Consumers got new credit protections Oct. 1 when the Fair Credit Reporting Act went into effect. Here are the main points of the new law:
Credit bureaus have a 30-day deadline for fixing mistakes in credit reports, with consumers to be given written results within five days of completion of the investigation.
Creditors -- not just credit-reporting bureaus-- have new obligations to provide accurate information or correct errors.
No credit reports may be ordered by employers on job applicants without their written permission.
Toll-free phone lines with humans, not just recordings, must be available to consumers calling credit bureaus during business hours.
Any consumer report that contains personal medical information can only be released with the consumer's consent.
Consumers can call toll-free numbers to remove themselves from lists used by credit-card companies and some direct marketers to solicit them by mail. The special "opt-out" numbers are: Equifax, (800) 556-4711; Experian (formerly TRW), (800) 353-0809; Trans Union, (800) 680-7293. You need only call one, the Federal Trade Commission says.
Credit reports, formerly free when consumers were denied credit, insurance or employment, now are free for denial of a larger variety of services, such as a bank account or an apartment. People not denied credit will have to pay no more than $8 for a report.
Forget Roth if couple files separately
A lot has been written about Roth IRAs, the terrific new kind of individual retirement account that will be available next year -- but there's a little quirk in them that hasn't been publicized.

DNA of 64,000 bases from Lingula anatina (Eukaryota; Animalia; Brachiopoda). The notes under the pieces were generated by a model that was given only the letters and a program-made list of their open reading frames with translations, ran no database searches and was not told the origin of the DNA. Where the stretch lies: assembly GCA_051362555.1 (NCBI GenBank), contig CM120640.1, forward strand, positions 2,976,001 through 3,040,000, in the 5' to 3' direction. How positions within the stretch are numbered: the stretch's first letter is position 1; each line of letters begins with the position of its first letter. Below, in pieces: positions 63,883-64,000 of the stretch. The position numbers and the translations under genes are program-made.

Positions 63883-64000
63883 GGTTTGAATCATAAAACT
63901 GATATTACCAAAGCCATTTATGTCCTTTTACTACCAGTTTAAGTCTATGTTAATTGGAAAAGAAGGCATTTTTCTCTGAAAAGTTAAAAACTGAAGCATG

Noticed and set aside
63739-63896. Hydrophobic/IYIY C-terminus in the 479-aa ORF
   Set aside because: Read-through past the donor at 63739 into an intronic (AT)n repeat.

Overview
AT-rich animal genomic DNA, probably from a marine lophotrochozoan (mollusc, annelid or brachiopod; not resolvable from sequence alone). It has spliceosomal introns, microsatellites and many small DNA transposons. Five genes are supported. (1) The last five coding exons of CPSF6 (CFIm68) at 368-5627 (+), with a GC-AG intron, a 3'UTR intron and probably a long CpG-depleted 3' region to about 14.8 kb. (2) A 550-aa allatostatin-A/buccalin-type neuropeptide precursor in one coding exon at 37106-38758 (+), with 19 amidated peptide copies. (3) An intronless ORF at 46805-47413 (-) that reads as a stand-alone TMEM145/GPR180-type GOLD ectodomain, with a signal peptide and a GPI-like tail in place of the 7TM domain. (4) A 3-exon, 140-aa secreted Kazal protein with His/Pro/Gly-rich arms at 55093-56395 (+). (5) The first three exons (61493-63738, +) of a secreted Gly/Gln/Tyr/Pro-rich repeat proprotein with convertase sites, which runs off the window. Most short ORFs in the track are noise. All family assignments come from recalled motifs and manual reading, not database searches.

To refresh: The Roth is an IRA into which you can put up to $2,000 a year, leave the money for at least five years and until you are over 59 1/2 , then withdraw, tax free, what you put in plus the earnings. The contribution is not tax-deductible when you put it in, only when you take it out.
As has been amply reported, a couple filing jointly can put a total of $4,000 a year into a Roth IRA if they have adjusted gross income up to $150,000, or can make a reduced contribution on income up to $160,000. A single person with an income up to $95,000 can deposit $2,000, and a reduced amount on up to $100,000 in income.
But here's the quirk: A married couple filing separate tax returns does not qualify for the Roth unless each has income of less than $15,000! It's an anomaly that the investment industry is trying to get Congress to reconsider if it files a bill making technical corrections to the tax act. Such bills are often proposed to iron out problems noticed after legislation is passed.
A mailbox is as dangerous as a phone
While you were guarding your telephone against scam offers, one came in the mail.
Law enforcement has been focusing on telemarketing fraud and Internet scams, but regular mail "is still a favorite medium for con artists," says Jodie Bernstein, director of the Bureau of Consumer Protection at the Federal Trade Commission.
Thus the FTC, the Postal Inspection Service, the National Association of Attorneys General, and the American Association of Retired Persons havelaunched "Project Mailbox," to collect and review direct mail for future possible prosecution or other enforcement action.
Kenneth Hunter, chief U.S. postal inspector, said scam victims often are older people who fall for dishonest sweepstakes, guaranteed-prize schemes, crooked charities, foreign lotteries and medical scams.
An FTC tip sheet entitled "Is There A Bandit In Your Mailbox?" and other information can be found on the FTC's Web site, http://www.ftc.gov; from the agency's Public Reference Branch, Room 130, 6th Street and Pennsylvania Avenue NW, Washington, D.C. 20580; or by telephone (202) 326-2222.